Have you heard of BadBlock, Bart and Booyah? What about VenusLocker, WonderCrypter and Zyklon?
Those are just some of the many different ransomware families that have been cataloged by the ID Ransomware service, launched in March by the security researchers known as MalwareHunterTeam. The researchers’ site allows victims to upload ransom notes or encrypted files to help them identify the ransomware that’s encrypted their data.
“Sad such a milestone was hit so quickly”
This week, in an unfortunate cybercrime milestone, the number of ransomware families counted by the service reached 200.
The increasing number of ransomware families – and their virulence – shows attackers are continuing to refine their art. Similarly, the emergence of what almost seem like joke strains of ransomware – named after horror films or given the Pokémon treatment, for example – demonstrates the increasing commoditization of crypto-locking attack tools and the need for developers to attempt to differentiate their wares in what’s become an increasingly crowded marketplace.
Whew! ID #Ransomware can now identify 200 ransomware families. Sad such a milestone was hit so quickly… pic.twitter.com/c4jynvMbpI
— Michael Gillespie (@demonslay335) October 17, 2016
Disruption Efforts Continue
The increasing number of ransomware families – to say nothing of what can be many different variants or strains of each, evolving over time – also complicates attempts to disrupt these attacks. Indeed, security firm Kaspersky Lab estimates that between April 2015 and March 2016, there were more than 715,000 ransomware victims worldwide, or an increase of 5.5 times over the preceding 12-month period.
Disruption efforts, however, are ongoing. The public-private No More Ransom project, which launched in July, reports this week that at least 2,500 ransomware victims were able to download the portal’s free decryptor tools – mainly for CoinVault, WildFire and Shade – and recover their data, avoiding paying more than $1 million in ransoms, project organizers say. But that amounts to just 0.35 percent of the total number of ransomware victims seen from April 2015 to March of this year.
No More Ransom launched as a joint venture between the Dutch National Police and Europol, as well as security firms Kaspersky Lab and Intel Security, a.k.a. McAfee. Since then, law enforcement agencies from these 13 countries have also signed up: Bosnia and Herzegovina, Bulgaria, Colombia, France, Hungary, Ireland, Italy, Latvia, Lithuania, Portugal, Spain, Switzerland and the United Kingdom.
From a law enforcement standpoint, more is more, says Steven Wilson, head of Europol’s European Cybercrime Center. “Europol is fully committed to supporting the enlargement of the No More Ransom project within the EU and internationally to respond to ransomware in an effective and concerted manner,” Wilson says in a statement. “Despite the increasing challenges, the initiative has demonstrated that a coordinated approach by EU law enforcement that includes all relevant partners can result in significant successes in fighting this type of crime, focusing on the important areas of prevention and awareness.”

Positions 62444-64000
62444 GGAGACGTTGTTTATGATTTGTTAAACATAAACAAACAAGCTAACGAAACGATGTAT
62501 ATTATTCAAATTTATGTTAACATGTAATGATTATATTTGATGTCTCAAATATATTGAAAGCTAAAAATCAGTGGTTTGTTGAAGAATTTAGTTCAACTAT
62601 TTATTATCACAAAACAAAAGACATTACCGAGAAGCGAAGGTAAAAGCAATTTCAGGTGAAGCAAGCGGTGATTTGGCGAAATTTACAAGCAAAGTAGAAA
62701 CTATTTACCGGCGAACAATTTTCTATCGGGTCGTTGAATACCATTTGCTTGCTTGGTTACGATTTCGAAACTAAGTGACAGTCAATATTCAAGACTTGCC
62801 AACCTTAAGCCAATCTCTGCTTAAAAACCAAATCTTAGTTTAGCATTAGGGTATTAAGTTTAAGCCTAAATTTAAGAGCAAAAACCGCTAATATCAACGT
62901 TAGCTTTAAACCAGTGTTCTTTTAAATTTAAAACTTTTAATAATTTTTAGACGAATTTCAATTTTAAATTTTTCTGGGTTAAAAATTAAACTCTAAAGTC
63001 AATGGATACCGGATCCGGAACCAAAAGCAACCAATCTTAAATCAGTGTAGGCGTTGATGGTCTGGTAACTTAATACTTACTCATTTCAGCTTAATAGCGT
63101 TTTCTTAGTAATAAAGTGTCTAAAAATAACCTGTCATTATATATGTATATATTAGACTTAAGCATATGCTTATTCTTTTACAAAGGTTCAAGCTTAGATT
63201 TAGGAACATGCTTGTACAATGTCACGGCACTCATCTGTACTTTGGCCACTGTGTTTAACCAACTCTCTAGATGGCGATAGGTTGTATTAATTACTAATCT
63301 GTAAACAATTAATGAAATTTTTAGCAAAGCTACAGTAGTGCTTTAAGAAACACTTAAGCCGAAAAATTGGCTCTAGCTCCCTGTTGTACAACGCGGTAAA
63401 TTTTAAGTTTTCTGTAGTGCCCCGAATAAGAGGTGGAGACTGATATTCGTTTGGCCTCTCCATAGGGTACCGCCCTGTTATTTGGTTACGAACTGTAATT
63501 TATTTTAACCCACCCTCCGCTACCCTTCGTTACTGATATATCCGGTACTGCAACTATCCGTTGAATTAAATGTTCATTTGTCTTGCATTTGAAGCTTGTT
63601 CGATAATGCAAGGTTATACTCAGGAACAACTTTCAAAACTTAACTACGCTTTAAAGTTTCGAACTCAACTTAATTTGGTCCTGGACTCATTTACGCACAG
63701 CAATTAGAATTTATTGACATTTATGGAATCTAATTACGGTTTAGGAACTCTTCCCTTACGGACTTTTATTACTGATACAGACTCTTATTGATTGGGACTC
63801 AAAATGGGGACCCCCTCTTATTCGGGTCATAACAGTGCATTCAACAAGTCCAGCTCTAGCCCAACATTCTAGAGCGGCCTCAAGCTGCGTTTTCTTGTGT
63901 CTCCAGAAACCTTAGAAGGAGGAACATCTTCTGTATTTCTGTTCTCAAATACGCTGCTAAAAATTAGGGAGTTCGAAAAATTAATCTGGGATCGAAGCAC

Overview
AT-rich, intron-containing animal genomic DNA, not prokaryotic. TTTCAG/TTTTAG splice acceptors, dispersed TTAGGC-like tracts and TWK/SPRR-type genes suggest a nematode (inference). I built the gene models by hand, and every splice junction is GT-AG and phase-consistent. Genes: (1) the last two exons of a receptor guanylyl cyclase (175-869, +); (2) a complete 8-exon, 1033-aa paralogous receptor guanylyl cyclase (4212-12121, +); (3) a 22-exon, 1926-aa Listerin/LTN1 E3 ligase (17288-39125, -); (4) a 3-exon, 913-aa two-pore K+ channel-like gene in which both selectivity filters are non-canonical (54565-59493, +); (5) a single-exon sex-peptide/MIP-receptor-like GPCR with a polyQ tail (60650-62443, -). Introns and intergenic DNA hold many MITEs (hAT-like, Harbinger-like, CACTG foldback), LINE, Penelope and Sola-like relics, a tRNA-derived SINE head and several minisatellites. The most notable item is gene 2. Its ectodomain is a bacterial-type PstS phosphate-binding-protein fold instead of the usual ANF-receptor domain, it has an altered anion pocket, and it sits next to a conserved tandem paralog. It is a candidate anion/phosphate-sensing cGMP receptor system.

https://t.co/3HIV2MNttQ was launched by @Europol +Dutch @politie+@IntelSecurity+@kaspersky to help victims of #ransomware in July 2016 pic.twitter.com/sTf2rhB2XG
— Europol (@Europol) October 17, 2016
Focus: Prevention, Awareness
The focus on prevention and awareness is also the strategy that’s been adopted by the FBI, which urges organizations to create “a solid business continuity plan” that includes the ability to restore backups in the event that systems get infected by crypto-locking malware.
That’s because neither technology nor law enforcement – and arrests – will stop ransomware. The malware is easy to create and distribute, and it succeeds whenever it encounters a PC that a user has failed to prepare. The “skyrocketing” of ransomware attacks, as Kaspersky Lab CEO Eugene Kaspersky puts it, illustrates attackers’ success.
Furthermore, criminals continue to refine their campaigns. Some attacks – often utilizing Locky – are being highly targeted, and they crypto-lock time-sensitive records inside organizations, leaving them with little choice but to pay.
In other cases – such as with the widespread CTB-Locker ransomware – attackers are tapping affiliate programs to distribute the malware. CTB-Locker is also part of an emerging trend; the ransomware can crypto-lock not just PCs but also web servers. Petya ransomware, meanwhile, now includes full-disk encryption – not just encrypting files – and encrypts the file system table, thus disabling a victim’s ability to even boot their PC.
Prepare or Pay
Occasionally, ransomware developers feel guilty and spill their crypto schemes, or law enforcement agencies gain access to their malicious infrastructure, allowing them to crack attackers’ crypto. Other times, developers fumble their crypto implementation, enabling security experts to build decryptors for victims.
No More Ransom, for example, was recently updated with a decryptor for Polyglot ransomware, a.k.a. MarsJoke, which has been designed to mimic CTB-Locker ransomware – apparently to make victims believe they were infected with an especially virulent type of ransomware, Kaspersky Lab says. But unlike CTB-Locker, Polyglot used “a weak encryption key generator,” allowing its crypto to be cracked, using a standard PC, in less than 60 seconds, the security firm says.
So far, however, being able to decrypt ransomware for free remains the exception. For most ransomware victims, the paradigm remains depressingly familiar: Prepare, or be prepared to pay the consequences.
October 18, 2016